Trump’s pet the­ory raised by Putin

Aides: Pres­i­dent clings to Ukraine role in ’16 elec­tion

Chicago Tribune (Sunday) - - NATION & WORLD - By Shane Har­ris, Josh Dawsey and Carol D. Leon­nig

WASH­ING­TON — Al­most from the mo­ment he took of­fice, Pres­i­dent Don­ald Trump seized on a the­ory that trou­bled his se­nior aides: Ukraine, he told them, had tried to stop him from win­ning the White House.

Af­ter meet­ing pri­vately in July 2017 with Rus­sian Pres­i­dent Vladimir Putin at the Group of 20 sum­mit in Ger­many, Trump grew more in­sis­tent that Ukraine worked to de­feat him, ac­cord­ing to mul­ti­ple for­mer of­fi­cials fa­mil­iar with his as­ser­tions.

The pres­i­dent’s re­sis­tance to the as­sess­ment of U.S. in­tel­li­gence agen­cies that Rus­sia in­ter­fered in the 2016 cam­paign — and the blame he cast in­stead on a ri­val coun­try — led many of his ad­vis­ers to think that Putin helped spur the idea of Ukraine’s cul­pa­bil­ity, said the of­fi­cials, who spoke on the con­di­tion of anonymity.

One for­mer se­nior White House of­fi­cial said Trump even stated so at one point, say­ing he knew Ukraine was the real cul­prit be­cause “Putin told me.”

Two other for­mer of­fi­cials said the se­nior White House of­fi­cial de­scribed Trump’s com­ment to them.

Al­le­ga­tions about Ukraine’s role in the 2016 race have been pro­moted by an ar­ray of fig­ures, in­clud­ing right-wing jour­nal­ists whose work the pres­i­dent avidly con­sumes, as well as

Rudy Gi­u­liani, his per­sonal lawyer. But U.S. in­tel­li­gence of­fi­cials told law­mak­ers and their staff mem­bers this past fall that Rus­sian se­cu­rity ser­vices played a ma­jor role in spread­ing false claims of Ukrainian com­plic­ity, said peo­ple fa­mil­iar with the as­sess­ments.

The con­cern among se­nior White House of­fi­cials that Putin helped fuel Trump’s the­o­ries about Ukraine un­der­scores long­stand­ing fears in­side the ad­min­is­tra­tion about the Rus­sian pres­i­dent’s abil­ity to in­flu­ence Trump’s views.

The White House did not re­spond to re­quests for com­ment.

Aides said they have been con­founded by the pres­i­dent’s fix­a­tion on Ukraine

— a topic he raised when ad­vis­ers sought to cau­tion him that Rus­sia was likely to try to dis­rupt fu­ture elec­tions.

“He would say: ‘This is ridicu­lous. Ev­ery­one knows I won the elec­tion. The great­est elec­tion in the world. The Rus­sians didn’t do any­thing. The Ukraini­ans tried to do some­thing,’ ” one for­mer of­fi­cial said.

Trump, the of­fi­cial said, of­fered no proof to sup­port his the­ory of Ukraine’s in­volve­ment.

The claims that Ukraine sought to tilt the 2016 elec­tion have taken sev­eral forms.

One early ver­sion was pro­moted by Paul Manafort, Trump’s then-cam­paign chair­man, who sug­gested to cam­paign aides as early as the sum­mer of 2016 that Ukraini­ans may have been be­hind a hack of the Demo­cratic Na­tional Com­mit­tee, rather than the Rus­sians, his deputy, Rick Gates, later told fed­eral in­ves­ti­ga­tors.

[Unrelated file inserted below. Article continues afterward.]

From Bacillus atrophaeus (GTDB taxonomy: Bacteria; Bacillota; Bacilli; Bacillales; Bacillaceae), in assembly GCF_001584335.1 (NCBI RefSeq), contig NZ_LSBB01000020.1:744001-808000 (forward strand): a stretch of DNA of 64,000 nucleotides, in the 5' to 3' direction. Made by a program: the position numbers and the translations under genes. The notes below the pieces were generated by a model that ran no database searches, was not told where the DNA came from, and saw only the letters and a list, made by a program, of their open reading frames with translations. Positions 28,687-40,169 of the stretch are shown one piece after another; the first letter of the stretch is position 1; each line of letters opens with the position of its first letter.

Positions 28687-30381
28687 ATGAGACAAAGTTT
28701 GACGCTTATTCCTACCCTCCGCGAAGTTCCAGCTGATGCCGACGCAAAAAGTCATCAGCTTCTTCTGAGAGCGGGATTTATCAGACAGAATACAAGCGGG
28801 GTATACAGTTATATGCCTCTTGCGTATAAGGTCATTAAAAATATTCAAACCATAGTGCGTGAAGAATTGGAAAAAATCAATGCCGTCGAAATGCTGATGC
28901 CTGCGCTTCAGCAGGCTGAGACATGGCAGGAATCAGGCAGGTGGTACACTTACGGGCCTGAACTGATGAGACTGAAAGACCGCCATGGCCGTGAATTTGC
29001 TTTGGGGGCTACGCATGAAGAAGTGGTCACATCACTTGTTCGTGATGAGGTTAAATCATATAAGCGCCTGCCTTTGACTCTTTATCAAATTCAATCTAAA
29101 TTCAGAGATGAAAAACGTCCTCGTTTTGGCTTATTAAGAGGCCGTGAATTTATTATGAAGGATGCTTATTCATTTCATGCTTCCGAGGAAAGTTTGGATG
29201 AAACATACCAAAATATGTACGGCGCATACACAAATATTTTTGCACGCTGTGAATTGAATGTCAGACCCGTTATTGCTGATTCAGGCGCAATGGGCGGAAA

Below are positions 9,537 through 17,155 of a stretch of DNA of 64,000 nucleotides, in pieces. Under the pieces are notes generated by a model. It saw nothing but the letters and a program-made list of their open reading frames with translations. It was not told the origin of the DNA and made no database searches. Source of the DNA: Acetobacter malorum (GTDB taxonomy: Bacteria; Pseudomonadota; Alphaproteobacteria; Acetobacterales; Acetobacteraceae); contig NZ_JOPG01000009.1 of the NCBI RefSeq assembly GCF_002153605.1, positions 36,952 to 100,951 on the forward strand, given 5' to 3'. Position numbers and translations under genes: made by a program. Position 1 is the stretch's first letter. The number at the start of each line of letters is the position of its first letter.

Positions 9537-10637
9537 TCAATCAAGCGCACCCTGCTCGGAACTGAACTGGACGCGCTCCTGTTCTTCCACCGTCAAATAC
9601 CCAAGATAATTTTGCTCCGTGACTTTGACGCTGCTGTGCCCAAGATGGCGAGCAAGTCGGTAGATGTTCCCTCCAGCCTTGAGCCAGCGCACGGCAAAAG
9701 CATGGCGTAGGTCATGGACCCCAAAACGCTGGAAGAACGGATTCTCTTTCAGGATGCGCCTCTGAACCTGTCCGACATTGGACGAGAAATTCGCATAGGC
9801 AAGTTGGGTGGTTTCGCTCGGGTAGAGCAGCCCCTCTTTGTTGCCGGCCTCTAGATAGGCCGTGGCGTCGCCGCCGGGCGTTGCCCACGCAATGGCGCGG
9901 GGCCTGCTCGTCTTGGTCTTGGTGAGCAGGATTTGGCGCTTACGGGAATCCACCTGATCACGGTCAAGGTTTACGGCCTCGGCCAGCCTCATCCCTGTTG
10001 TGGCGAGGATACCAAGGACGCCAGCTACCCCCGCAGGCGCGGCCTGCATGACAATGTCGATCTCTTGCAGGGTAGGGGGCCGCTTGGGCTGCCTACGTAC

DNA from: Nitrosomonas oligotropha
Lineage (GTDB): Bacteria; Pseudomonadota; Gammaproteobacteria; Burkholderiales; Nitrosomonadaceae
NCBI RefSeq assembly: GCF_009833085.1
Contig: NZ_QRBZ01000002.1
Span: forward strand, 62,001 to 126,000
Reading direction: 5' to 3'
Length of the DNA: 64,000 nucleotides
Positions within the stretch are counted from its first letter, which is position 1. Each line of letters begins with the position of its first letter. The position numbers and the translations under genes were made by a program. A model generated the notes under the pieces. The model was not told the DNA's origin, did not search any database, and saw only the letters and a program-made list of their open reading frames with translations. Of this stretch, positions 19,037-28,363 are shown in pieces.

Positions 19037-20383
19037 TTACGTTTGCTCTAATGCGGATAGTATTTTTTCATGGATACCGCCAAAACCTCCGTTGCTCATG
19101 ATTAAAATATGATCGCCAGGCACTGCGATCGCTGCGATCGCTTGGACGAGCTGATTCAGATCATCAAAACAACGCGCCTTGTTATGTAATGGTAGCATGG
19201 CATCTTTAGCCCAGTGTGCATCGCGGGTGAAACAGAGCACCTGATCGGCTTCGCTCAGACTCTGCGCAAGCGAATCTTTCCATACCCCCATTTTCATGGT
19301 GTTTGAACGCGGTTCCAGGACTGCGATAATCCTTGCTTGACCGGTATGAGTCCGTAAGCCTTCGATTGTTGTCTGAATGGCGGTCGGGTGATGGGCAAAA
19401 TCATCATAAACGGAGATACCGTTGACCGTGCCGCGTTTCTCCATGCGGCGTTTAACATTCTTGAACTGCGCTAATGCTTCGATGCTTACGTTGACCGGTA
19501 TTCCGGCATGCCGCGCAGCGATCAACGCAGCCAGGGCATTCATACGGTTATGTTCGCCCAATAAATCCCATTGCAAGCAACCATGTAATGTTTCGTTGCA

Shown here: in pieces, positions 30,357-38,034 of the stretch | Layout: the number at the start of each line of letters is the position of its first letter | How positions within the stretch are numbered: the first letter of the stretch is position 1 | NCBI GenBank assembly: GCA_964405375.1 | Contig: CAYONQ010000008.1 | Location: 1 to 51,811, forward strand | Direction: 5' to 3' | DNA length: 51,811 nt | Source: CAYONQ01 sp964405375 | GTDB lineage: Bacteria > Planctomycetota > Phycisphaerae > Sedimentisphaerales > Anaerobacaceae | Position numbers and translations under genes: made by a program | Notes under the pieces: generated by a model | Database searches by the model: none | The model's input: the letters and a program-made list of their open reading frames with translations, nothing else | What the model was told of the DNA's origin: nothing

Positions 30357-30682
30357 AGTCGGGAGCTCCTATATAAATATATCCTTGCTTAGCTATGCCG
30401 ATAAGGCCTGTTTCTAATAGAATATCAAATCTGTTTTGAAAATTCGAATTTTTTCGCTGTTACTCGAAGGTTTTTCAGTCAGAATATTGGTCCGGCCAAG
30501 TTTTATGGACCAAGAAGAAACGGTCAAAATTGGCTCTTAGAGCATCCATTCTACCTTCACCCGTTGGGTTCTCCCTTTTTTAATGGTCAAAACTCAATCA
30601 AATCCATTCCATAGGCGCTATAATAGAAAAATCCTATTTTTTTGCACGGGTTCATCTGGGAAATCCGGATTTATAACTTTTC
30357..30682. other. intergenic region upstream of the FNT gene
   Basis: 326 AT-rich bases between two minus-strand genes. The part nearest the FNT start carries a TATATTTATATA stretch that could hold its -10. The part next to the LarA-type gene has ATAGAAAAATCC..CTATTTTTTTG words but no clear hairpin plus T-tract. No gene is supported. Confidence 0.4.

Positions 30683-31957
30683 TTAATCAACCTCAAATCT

Gates said that Manafort’s the­ory “par­roted a nar­ra­tive” that was ad­vanced at the time by Kon­stantin Kil­imnik, an em­ployee of Manafort whom the FBI has as­sessed to have con­nec­tions to Rus­sian in­tel­li­gence. Kil­imnik, who is be­lieved to be in Moscow, has de­nied such ties.

Two weeks af­ter Trump took of­fice, Putin floated an­other claim: that fig­ures in Ukraine had helped boost Demo­cratic nom­i­nee Hil­lary

Clin­ton.

“As we know, dur­ing the elec­tion cam­paign in the U.S., the cur­rent Ukrainian au­thor­i­ties took a uni­lat­eral po­si­tion in sup­port of one of the can­di­dates,” Putin said Feb. 2, 2017, at a news con­fer­ence in Bu­dapest. “More­over, some oli­garchs, prob­a­bly with the ap­proval of the po­lit­i­cal lead­er­ship, fi­nanced this can­di­date.”

Ukrainian steel mag­nate Vik­tor Pinchuk’s foun­da­tion do­nated mil­lions of dol­lars to the Clin­ton Foun­da­tion, but there is no ev­i­dence that he con­trib­uted money to Hil­lary Clin­ton’s cam­paign, which would be pro­hib­ited un­der fed­eral law. Pinchuk has also sup­ported Trump: In 2015, he made a $150,000 do­na­tion to Trump’s foun­da­tion.

Trump added his own twist on the con­spir­acy the­ory in April 2017, in his first pub­lic al­le­ga­tion about Ukraine’s role.

In an in­ter­view with The As­so­ci­ated Press, the pres­i­dent claimed that CrowdStrik­e, a com­puter se­cu­rity com­pany the DNC hired to in­ves­ti­gate the breach of its email sys­tems, was based in Ukraine and played a role in hid­ing ev­i­dence from the FBI.

CrowdStrik­e is based in Cal­i­for­nia. Dmitri Alper­ovitch, the com­pany’s co­founder, is a Rus­sia-born U.S. cit­i­zen who is an ex­pert in cy­ber­se­cu­rity and na­tional se­cu­rity.

Trump has re­turned to the false Ukraine-CrowdStrik­e con­nec­tion many times, ar­gu­ing the com­pany had cov­ered up Ukraine’s hack­ing of the DNC and that it had even spir­ited the DNC server to Ukraine, for­mer White House of­fi­cials said.

Most sig­nif­i­cantly, Trump raised CrowdStrik­e in the July 25 phone call with Ukrainian Pres­i­dent Volodymyr Ze­len­skiy that led to his im­peach­ment.

“I would like you to find out what hap­pened with this whole sit­u­a­tion with Ukraine, they say Crowdstrik­e ... I guess you have one of your wealthy peo­ple. ... The server, they say Ukraine has it,” Trump said, ac­cord­ing to a mem­o­ran­dum the White House re­leased of the call.

Pri­vately, of­fi­cials tried in vain to con­vince Trump that CrowdStrik­e was not a Ukrainian com­pany and that it would be im­pos­si­ble for the server to be lo­cated there, a for­mer ad­min­is­tra­tion of­fi­cial said.

YURI GRIPAS/ABACA PRESS

White House of­fi­cials fear that Rus­sian leader Vladimir Putin helped fuel Pres­i­dent Trump’s the­o­ries about Ukraine.

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